Wireless energy sources are becoming increasingly important to modern life, with batteries constantly being adapted and improved to power electronic devices with high performance and minimal encumbrance. Unfortunately, there is still no “miracle battery” that combines all the desired properties of high energy density, light construction, safe handling, and many thousands of charging cycles.
Now, researchers at the University of Texas at Austin have reported in a recent paper published in Advanced Materials that they have built a completely new type of battery that combines the many benefits of existing battery concepts while eliminating their key shortcomings. The researchers have created what they call a “room-temperature, all-liquid-metal battery,” which combines the best of liquid- and solid-state batteries.
Current battery concepts
Most batteries are composed of either solid-state electrodes, such as lithium-ion batteries used in mobile phones or laptops, or liquid-state electrodes. Liquid-metal batteries are regarded as potential electrochemical systems for stationary energy storage due to their stable cycling performance and negligible self-discharge. However, current liquid-metal batteries need to operate at temperatures above 240°C to keep metallic electrodes in a molten/liquid states.
Today, alkali metals such as lithium, sodium, or potassium are regarded as the most promising electrode material to achieve high energy density. However, the deployment of alkali metals is compromised by large volume change, serious, damaging crystal growth, and electrolyte decomposition.
The introduction of liquid metals offers a promising approach to eliminating the issues with alkali metals, however, their high operating temperatures pose obvious problems.
Liquid metals at room temperature
In the current study, a team led by University of Texas at Austin Professor Guihua Yu developed a room‐temperature liquid metal battery employing a sodium-potassium alloy anode and gallium-based alloy cathode. Compared with lead and mercury based liquid metal electrodes usually used to offset the high-temperature problem of liquid-metal batteries, these alloys are non-toxic and environmentally benign.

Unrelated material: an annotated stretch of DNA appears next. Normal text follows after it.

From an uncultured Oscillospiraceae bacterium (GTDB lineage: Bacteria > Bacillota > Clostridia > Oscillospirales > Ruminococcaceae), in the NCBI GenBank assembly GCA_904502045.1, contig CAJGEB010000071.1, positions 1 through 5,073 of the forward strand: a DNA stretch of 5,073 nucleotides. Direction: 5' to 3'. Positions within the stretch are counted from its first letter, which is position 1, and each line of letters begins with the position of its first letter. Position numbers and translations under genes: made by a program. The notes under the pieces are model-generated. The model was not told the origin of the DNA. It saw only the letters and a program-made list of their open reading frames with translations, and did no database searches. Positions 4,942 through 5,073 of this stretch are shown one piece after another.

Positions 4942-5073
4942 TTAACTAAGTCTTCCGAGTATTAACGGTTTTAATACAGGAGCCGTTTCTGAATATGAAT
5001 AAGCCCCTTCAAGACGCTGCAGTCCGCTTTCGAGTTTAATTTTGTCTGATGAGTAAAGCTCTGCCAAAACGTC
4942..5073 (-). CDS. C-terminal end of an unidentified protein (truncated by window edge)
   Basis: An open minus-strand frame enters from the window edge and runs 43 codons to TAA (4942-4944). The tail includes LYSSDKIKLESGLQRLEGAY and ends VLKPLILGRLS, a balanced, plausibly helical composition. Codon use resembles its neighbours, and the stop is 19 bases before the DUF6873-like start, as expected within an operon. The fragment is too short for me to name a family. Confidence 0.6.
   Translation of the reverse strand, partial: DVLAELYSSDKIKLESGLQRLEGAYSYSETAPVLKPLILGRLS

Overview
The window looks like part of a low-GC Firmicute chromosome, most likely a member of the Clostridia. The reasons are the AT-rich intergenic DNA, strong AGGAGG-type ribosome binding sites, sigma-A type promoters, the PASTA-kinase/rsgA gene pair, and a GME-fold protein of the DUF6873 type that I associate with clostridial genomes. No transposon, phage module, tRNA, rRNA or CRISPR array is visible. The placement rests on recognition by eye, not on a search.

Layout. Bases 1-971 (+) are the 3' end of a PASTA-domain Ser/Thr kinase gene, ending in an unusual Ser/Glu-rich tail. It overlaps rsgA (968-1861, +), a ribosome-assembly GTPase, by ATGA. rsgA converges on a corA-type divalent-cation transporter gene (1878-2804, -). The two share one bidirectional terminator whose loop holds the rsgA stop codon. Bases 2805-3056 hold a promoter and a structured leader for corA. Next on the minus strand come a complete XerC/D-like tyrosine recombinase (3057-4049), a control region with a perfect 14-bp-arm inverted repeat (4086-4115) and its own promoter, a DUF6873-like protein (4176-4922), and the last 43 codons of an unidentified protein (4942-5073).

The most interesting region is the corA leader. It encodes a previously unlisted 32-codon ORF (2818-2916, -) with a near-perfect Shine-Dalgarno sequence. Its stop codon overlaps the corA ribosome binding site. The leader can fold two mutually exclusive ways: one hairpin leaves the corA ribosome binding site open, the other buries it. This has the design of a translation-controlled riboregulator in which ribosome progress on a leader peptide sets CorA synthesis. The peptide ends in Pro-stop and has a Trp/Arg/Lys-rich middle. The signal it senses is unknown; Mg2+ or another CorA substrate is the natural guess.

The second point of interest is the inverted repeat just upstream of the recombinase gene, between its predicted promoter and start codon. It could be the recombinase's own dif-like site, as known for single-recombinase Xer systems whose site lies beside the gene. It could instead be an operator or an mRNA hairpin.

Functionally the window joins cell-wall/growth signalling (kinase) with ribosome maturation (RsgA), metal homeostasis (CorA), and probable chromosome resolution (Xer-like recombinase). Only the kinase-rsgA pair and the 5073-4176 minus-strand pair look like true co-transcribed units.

The metallic electrodes in the team’s battery remained liquefied at 20 °C (68 °F), the lowest operating temperature ever recorded for a liquid-metal battery, according to the researchers.
The investigations demonstrated that these liquid metal batteries deliver stable cycling performance and negligible self‐discharge. The room-temperature battery promises more power than today’s lithium-ion batteries and can charge and deliver energy several times faster, the researchers said.
Promising future prospects
“This battery can provide all the benefits of both solid- and liquid-state, including more energy, increased stability, and flexibility, without the respective drawbacks, while also saving energy,” stated lead author of the paper Dr. Yu Ding.
Due to the liquid components, the novel battery can be scaled up or down easily, depending on the power needed. That flexibility allows these batteries to potentially power everything from smartphones and watches to large grid applications.
The researchers have been working on this project for more than three years, but the work is not yet finished. Finding an alternative to the expensive gallium that can provide the same performance remains a key challenge. In addition, the researchers point out that it may be possible to produce a battery with even lower melting points using materials they had not considered so far.
Credit: Grolms, M., Advanced Science News, 2020